In 2013, as evidenced by the Bureau of Labor Statistics “Regional and State Unemployment — 2013 Annual Averages” report, the unemployment rate decreased in 43 U.S. states, plus the District of Columbia. It rose in only 2 states, and remained unchanged in 5 states. On average, the national rate fell 0.7 percent from the previous year, with December 2013 seeing the largest year-to-year rate drop of 1.2 percent. By the end of 2013, the national unemployment rate fell to 6.7 percent — the lowest since October 2008 — and in January 2014, the rate inched down to 6.6 percent.
All four U.S. regions saw remarkable decreases in their unemployment rates, with the West having the largest drop of 1.2 percentage points. While the West had the largest decrease, it still was well above the national rate, at 8.0 percent. Conversely, the South region had the only unemployment rate significantly below the national average, at 7.0 percent.
Zooming into the 9 geographic divisions, 6 of them had notable year-to-year unemployment rate decreases. The largest decrease occurred in the Pacific — which dropped 1.4 percent, and the South Atlantic — which fell 1.0 percent. Just like its parent region the Pacific had the largest percentage drop, but unfortunately retained the highest national unemployment rate of 8.4 percent — an unwanted title it has owned for the sixth year in a row.
Looking at the state level, 25 states plus the District of Columbia had significant unemployment rate decreases in 2013. The largest decreases were Nevada (shedding 1.7 percentage points), Florida (dropping 1.6 percent) and California (decrease of 1.5 percent). Additionally, 6 more states had a decrease of at least 1.0 percent.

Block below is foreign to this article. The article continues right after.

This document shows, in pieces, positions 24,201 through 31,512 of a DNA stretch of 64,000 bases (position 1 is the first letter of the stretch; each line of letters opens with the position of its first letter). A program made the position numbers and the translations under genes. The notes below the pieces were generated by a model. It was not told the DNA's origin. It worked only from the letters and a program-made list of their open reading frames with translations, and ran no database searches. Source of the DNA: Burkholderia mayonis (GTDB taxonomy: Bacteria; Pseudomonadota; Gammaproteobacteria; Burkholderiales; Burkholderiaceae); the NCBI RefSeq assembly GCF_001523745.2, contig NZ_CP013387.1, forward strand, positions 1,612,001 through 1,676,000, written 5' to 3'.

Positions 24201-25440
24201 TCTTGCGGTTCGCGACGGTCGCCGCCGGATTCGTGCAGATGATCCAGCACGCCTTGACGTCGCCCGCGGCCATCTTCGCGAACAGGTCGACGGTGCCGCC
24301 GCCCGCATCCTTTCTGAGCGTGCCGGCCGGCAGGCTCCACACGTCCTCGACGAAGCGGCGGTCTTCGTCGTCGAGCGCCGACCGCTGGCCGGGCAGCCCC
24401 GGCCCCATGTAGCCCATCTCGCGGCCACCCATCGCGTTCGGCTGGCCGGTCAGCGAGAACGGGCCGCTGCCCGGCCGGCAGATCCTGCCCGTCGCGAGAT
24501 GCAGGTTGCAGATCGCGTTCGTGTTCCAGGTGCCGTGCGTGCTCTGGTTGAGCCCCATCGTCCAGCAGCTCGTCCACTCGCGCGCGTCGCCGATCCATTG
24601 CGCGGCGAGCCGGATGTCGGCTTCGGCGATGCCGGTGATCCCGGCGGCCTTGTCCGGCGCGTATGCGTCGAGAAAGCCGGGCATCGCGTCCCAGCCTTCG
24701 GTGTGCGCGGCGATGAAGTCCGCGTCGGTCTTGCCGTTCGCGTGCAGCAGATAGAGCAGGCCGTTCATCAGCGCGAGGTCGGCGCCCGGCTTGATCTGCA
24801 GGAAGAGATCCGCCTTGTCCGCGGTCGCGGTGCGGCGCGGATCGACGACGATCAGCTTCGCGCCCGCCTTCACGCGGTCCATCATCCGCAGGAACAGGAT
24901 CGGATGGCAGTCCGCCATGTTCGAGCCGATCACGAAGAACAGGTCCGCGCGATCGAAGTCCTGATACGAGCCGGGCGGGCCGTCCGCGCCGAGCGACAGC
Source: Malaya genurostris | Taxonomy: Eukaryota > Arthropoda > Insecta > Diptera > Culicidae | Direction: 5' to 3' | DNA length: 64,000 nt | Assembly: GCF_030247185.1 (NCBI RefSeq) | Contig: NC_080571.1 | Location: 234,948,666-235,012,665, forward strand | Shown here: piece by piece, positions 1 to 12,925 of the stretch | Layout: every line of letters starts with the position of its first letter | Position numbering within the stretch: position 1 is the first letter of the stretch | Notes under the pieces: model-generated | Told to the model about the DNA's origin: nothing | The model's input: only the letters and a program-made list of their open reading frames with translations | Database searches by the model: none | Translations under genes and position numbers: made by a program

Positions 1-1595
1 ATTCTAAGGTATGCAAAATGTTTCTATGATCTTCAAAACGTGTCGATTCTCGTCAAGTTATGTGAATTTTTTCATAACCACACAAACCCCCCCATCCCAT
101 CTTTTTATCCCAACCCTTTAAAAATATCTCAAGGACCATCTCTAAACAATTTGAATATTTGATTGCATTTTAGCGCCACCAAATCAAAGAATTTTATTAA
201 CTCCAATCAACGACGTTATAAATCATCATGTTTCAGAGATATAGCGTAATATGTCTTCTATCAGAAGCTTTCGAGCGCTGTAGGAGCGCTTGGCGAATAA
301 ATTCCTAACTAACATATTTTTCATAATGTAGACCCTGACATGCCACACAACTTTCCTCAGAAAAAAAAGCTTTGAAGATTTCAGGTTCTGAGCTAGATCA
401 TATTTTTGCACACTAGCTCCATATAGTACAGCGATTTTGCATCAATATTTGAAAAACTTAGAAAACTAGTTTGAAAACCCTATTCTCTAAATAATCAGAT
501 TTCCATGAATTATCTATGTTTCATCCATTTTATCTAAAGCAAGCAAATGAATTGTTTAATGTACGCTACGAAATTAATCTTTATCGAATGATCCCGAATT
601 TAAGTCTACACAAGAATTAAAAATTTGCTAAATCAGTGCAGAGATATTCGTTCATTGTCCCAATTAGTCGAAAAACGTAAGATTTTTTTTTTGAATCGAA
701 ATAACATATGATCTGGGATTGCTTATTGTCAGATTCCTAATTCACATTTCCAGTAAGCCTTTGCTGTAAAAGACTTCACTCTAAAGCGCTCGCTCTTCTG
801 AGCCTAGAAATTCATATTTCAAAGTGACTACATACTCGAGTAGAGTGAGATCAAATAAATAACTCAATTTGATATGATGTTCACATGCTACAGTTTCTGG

Here are a few geographic divisions that saw significant changes in employment in 2013:
These states — consisting of New York, New Jersey and Pennsylvania — saw an overall unemployment rate decrease of 0.8 percent, bringing the division’s end of year rate to 7.7 percent. The state of New Jersey had the highest unemployment rate of the division at 8.2 percent, though their rate dropped 1.1 percent in 2013. Pennsylvania had the lowest divisional unemployment rate (7.4 percent) by the end of the year.
According the BLS, the South Atlantic had the second largest decrease of any geographic division — shaving 1.0 percent from its unemployment rate. The top performing state in the division was Florida, who (as we mentioned above) dropped 1.6 percent, bringing their unemployment rate to 7.2 percent at the end of the year.
This division’s unemployment rate dropped 0.9 percent in 2013, third most in the country. As referenced above, Nevada led the division with a 1.7 percent decrease in their unemployment rate — though their unemployment rate finished the year at 9.8 percent, the highest in the United States. Utah at 4.4 percent ended up with the lowest unemployment rate in the division.
The Pacific had the largest unemployment rate decrease in the Union, dropping 1.4 percent in 2013. While California still showed the highest unemployment rate (8.9 percent) at the end of the year, it dropped a whopping 1.5 percent from its previous year totals. In the division, Hawaii had the lowest unemployment rate (4.8 percent), dropping 0.9 percent from the end of 2012.